‘TERN, TERN, TERN’: THE UN-NOTORIOUS BYRD COUSINS

Royal Tern, Abaco Bahamas (Keith Salvesen)

‘TERN, TERN, TERN’: THE UN-NOTORIOUS BYRD COUSINS

There are twelve species of tern – ‘swallows of the sea’ – that to a greater or lesser extent may be found on Abaco. Whether they will actually  be visible at any given time is less certain, though. For a start, the only resident species is the lovely Royal Tern, available at many locations on Abaco and the cays throughout the year. The rest are migratory or just passing through.

PERMANENT RESIDENTS

ROYAL TERNS Thalasseus maximus PR1

Royal Tern, Abaco Bahamas (Keith Salvesen)Royal Tern, Abaco Bahamas (Keith Salvesen)

MIGRATORY TERNS: SUMMER

In the slightly less commonly-found category are the summer migrant terns that, by definition, are only in residence for around half the year. Four of these are fairly common in certain areas, and actually breed on Abaco; these include arguably the prettiest of all, the bridled tern. The other two tern species (gull-billed and sandwich) are more rare and as far as I can make out do not breed locally; or perhaps only rarely. 

LEAST TERN Sternula antillarum SR B 1

LeastTern, Abaco Bahamas (Tony Hepburn)

BRIDLED TERN Onychoprion anaethetus SR B 2

BridledTern, Abaco Bahamas (Bruce Hallett)BridledTern, Abaco Bahamas (Bruce Hallett)

ROSEATE TERN Sterna Dougallii SR B 2

Roseate Tern, Abaco Bahamas (Woody Bracey)

SOOTY TERN Onychoprion anaethetus SR B 2

Sooty Tern, Duncan Wright wiki

GULL-BILLED TERN Gelochelidon nilotica SR 3 

Gull-billed Tern, Abaco Bahamas (Alex Hughes)Gull-billed Tern, Abaco Bahamas (Alex Hughes)

SANDWICH TERN Thalasseus sandvicensis SR 4

Sandwich Tern, Abaco Bahamas (Bruce Hallett)Sandwich Tern, Abaco Bahamas (Woody Bracey)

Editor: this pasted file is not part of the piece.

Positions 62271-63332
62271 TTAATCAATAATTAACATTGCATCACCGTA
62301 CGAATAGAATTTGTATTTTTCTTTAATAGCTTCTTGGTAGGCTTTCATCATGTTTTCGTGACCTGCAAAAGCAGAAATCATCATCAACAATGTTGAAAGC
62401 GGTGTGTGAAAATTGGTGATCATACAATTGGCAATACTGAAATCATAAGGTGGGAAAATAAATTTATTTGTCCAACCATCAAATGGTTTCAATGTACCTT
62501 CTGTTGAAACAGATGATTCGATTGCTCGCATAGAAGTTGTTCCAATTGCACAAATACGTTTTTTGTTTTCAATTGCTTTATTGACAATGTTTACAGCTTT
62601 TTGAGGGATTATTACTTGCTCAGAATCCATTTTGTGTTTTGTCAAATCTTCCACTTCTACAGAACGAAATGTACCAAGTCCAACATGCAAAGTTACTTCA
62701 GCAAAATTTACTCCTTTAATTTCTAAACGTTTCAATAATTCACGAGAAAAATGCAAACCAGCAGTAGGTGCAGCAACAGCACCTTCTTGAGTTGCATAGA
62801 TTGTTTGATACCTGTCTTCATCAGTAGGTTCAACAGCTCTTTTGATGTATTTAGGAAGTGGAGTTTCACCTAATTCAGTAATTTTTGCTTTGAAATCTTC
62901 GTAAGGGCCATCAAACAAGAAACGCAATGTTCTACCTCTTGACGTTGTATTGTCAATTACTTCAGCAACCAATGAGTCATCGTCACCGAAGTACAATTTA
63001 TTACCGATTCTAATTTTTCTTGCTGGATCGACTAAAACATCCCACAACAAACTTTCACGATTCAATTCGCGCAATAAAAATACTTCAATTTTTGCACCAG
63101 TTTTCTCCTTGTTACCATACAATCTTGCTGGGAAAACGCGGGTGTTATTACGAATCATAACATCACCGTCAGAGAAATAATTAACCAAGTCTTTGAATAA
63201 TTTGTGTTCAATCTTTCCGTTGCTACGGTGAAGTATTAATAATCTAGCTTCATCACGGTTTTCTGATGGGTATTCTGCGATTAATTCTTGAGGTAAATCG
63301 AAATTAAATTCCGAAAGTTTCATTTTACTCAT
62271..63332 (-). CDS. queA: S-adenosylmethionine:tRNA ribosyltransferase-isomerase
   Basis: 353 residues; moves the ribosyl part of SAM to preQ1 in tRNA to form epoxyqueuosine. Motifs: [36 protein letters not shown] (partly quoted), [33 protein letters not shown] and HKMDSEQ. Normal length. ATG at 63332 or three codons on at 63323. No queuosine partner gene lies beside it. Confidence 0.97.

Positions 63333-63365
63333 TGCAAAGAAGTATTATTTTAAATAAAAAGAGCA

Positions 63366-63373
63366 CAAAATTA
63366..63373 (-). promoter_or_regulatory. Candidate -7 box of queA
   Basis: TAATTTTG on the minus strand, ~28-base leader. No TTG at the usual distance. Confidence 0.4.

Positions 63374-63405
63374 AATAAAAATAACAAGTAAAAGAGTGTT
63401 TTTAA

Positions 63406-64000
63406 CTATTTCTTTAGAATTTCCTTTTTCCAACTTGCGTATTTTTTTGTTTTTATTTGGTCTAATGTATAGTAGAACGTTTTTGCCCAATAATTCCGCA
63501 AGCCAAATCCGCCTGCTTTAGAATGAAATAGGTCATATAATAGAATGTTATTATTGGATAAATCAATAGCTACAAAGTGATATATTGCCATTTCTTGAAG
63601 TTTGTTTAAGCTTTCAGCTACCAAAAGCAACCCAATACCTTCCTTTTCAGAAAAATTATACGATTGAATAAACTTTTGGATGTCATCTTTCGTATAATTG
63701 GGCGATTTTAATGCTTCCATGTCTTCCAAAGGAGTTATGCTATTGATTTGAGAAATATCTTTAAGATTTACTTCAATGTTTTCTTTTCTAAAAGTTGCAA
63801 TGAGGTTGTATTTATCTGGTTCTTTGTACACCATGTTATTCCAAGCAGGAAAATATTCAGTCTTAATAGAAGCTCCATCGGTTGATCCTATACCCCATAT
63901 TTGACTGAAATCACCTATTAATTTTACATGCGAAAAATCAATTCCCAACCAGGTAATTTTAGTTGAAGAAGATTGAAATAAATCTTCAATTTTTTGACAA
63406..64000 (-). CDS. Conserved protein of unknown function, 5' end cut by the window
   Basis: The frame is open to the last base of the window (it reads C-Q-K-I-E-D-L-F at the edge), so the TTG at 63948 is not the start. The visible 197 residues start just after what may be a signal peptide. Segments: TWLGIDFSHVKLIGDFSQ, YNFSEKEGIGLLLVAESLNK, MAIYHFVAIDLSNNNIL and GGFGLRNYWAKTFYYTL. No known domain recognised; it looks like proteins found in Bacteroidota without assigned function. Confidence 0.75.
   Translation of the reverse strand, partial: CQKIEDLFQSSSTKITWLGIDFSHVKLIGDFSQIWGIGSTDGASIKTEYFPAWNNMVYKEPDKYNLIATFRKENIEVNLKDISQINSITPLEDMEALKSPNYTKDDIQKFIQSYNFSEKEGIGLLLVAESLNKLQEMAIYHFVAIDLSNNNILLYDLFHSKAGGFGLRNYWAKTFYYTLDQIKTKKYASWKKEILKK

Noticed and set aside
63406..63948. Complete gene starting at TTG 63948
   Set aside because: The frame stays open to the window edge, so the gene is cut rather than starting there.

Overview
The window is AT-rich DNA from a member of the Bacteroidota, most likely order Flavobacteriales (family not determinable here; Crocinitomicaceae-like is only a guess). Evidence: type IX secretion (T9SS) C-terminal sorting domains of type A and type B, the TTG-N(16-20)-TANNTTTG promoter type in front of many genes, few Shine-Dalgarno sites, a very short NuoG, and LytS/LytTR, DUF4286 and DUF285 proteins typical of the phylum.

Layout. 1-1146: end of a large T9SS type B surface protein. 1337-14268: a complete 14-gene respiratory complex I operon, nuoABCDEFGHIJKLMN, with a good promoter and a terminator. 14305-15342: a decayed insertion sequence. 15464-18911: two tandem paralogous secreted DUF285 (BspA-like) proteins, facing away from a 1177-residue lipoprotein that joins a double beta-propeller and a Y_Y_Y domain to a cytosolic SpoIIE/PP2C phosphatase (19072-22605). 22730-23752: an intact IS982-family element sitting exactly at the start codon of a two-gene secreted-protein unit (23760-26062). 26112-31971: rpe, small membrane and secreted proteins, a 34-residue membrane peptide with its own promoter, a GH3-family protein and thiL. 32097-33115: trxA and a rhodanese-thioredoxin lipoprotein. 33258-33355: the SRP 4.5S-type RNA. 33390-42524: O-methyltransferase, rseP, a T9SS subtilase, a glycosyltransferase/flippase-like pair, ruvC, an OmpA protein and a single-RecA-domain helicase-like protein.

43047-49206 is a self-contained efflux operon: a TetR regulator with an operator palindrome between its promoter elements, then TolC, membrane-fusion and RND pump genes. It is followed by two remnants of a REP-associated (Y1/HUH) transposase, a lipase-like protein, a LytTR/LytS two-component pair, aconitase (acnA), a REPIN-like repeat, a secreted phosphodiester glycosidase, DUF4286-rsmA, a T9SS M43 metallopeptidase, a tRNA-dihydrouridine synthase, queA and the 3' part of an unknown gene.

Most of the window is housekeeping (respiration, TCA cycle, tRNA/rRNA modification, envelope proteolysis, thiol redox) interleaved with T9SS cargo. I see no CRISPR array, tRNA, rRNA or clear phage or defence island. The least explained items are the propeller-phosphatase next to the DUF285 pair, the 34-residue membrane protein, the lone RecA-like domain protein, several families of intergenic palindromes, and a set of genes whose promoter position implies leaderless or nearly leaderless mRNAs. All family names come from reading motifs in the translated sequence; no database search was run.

MIGRATORY TERNS: WINTER

There is one very rare winter resident migratory tern species, with few records of sightings for Bahamas and until early 2019, no photographic record for Abaco until Sally Chisholm saw one at Treasure Cay and managed to capture it for posterity.

FORSTER’S TERN Sterna forsteri  WR 4

Forster's Tern (Dick Daniels)Forster's Tern, Abaco Bahamas (Sally Chisholm)

OCCASIONAL & RARE VISITORS

A further four tern species are very much occasionals that drop by. Three of them pass over the Bahamas on their longer migration, but may make a pit-stop around Abaco to take on fuel. Likelihood of sighting one? Slender but not impossible… the Caspian tern below was photographed on Abaco. The fourth, the Arctic Tern, is a very rare vagrant, a bird well away from its usual home or migration route as the result of storms or faulty satnav or sheer happenstance. Don’t travel to the Bahamas intent on seeing one.

CASPIAN TERN Hydroprogne caspia TR 4

Caspian Tern Abaco Bahamas (Woody Bracey)Caspian Tern Abaco Bahamas (Keith Kemp)

The remaining species are the transient black tern and common tern; and the vanishingly rare vagrant  Arctic tern. No photos of any of these I’m afraid. Here’s a handy checklist of all the tern species.

     ELECTIVE MUSICAL DIGRESSION